Discovering a new culture, meeting new friends and having the experience of a lifetime. With these selling points, you might wonder why some students say “no” to the chance to study abroad. Although studying abroad is quite popular at the 5C’s, every year there are many sophomores who choose to stay in Claremont during their junior year. To get a better idea of why one might choose not to study abroad, I interviewed several students who chose to spend their time in Claremont instead of Europe, Asia or another exotic destination.
Why would you choose not to study abroad?
In a word: education. Most of the students I talked to mentioned that they preferred taking classes that were meaningful and would advance their education over going abroad (where classes might not be at the same calibre as they are in the 5C’s).
Some of the students found that they wanted to take some specific classes before graduating and, unfortunately, would not have time to take them if they went abroad. There are also those who cannot study abroad if they want to complete their major. For example, Marc Blumberg (CMC ’15), an Economics-Engineering (3-2) major, is staying on campus to complete all his required courses before he applies after three years at CMC to Harvey Mudd College for his last two years of school. With regards to choosing the 5C education over studying abroad, I think Katya Abazajian (CM ‘14) put it best when she told me that, “To those who want to take substantive classes and are loving their education here at CMC, I’d recommend not going abroad—because if you’re taking substantive classes abroad, you’re just not doing it right.”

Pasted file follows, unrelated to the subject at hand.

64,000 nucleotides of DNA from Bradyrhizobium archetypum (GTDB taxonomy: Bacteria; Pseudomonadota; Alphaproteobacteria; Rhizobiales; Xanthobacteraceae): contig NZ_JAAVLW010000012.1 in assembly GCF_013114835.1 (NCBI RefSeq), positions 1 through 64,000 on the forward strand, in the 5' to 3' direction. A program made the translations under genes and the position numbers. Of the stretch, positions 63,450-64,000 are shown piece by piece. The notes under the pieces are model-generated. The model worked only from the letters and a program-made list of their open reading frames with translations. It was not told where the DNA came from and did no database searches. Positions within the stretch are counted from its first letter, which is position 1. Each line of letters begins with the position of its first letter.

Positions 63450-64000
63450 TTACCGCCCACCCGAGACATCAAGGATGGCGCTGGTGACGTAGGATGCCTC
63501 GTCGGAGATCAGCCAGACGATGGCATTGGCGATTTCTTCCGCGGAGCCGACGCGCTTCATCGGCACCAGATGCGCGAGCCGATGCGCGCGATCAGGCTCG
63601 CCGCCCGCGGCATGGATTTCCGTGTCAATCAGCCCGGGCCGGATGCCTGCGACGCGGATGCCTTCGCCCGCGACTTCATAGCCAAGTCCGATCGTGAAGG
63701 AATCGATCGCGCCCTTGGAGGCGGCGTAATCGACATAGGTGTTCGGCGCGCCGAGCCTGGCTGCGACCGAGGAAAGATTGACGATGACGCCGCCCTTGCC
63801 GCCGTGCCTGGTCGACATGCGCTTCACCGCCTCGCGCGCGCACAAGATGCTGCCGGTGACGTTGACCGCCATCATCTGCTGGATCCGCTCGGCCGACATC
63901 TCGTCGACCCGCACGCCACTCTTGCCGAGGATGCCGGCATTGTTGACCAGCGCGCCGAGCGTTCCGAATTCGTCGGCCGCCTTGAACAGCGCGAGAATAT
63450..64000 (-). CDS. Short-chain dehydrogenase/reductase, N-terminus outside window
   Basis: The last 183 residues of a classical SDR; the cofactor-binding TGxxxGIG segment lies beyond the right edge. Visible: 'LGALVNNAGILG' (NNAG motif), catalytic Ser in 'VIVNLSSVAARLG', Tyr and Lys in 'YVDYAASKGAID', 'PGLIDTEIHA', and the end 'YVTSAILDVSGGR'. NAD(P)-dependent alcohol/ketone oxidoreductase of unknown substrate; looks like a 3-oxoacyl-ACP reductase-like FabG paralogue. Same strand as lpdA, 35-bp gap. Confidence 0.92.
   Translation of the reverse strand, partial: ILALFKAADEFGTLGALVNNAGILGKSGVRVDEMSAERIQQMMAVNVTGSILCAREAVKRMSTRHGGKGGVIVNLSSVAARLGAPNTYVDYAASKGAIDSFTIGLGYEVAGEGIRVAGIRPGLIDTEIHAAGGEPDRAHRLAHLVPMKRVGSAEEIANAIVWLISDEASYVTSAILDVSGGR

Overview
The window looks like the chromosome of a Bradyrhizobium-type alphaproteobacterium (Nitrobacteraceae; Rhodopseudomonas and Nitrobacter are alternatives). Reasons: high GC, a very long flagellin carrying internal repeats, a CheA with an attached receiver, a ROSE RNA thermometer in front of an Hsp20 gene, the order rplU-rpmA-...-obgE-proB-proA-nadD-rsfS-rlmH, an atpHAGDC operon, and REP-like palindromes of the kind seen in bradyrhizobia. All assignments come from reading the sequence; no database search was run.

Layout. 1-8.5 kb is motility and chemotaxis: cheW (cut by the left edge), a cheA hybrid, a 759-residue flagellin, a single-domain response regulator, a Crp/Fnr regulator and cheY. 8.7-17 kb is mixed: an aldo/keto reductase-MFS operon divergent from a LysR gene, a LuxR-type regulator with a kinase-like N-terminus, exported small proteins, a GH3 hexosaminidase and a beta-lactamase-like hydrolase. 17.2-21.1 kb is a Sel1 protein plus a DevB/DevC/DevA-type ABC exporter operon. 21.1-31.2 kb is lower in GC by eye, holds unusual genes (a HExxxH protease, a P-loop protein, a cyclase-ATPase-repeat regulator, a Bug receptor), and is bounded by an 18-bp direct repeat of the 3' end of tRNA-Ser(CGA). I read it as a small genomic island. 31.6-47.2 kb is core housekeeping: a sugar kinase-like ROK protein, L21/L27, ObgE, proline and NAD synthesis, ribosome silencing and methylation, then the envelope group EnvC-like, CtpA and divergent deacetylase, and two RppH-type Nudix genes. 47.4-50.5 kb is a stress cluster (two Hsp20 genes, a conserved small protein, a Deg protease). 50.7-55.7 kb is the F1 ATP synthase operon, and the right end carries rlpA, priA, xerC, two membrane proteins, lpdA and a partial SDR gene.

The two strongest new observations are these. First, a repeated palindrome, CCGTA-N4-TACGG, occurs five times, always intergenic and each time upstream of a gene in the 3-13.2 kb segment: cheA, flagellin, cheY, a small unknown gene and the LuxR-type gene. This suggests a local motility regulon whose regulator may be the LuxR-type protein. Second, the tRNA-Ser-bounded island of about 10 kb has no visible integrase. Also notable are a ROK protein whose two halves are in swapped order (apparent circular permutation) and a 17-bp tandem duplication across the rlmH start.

What are the benefits of staying in Claremont?
One of the benefits of staying is being able to take classes that you would not be able to abroad. Hannah Burak (CMC ‘13) explained that, by staying in Claremont, she “got the opportunity to continue taking econ classes and eventually added it as a major—something [she] could not have done otherwise.”
In addition to taking classes at the 5C’s, choosing not to study abroad allows juniors to work on projects that they would not have time to work on otherwise. For example, Burak took advantage of this extra time on campus by taking “on leadership of the Claremont Independent for a full year—one of the most challenging and rewarding experiences of [her] life.” Abazajian also said that she had “been able to start projects that will allow [her] to travel for academic reasons, so that has been a huge perk.”
Would you recommend staying in Claremont to freshmen and sophomores considering studying abroad?
The responses that I got point to the fact that the decision really depends on each individual student’s preference. For some students, a 5C education trumps partying abroad. Other students believe that traveling once one has graduated is more valuable when taking into account opportunity costs from not spending four years at the 5C’s, such as Abazajian, who told me, “Traveling is not unique to college—having accomplished professors willing to freely share their knowledge with you and help you develop into an educated person is.”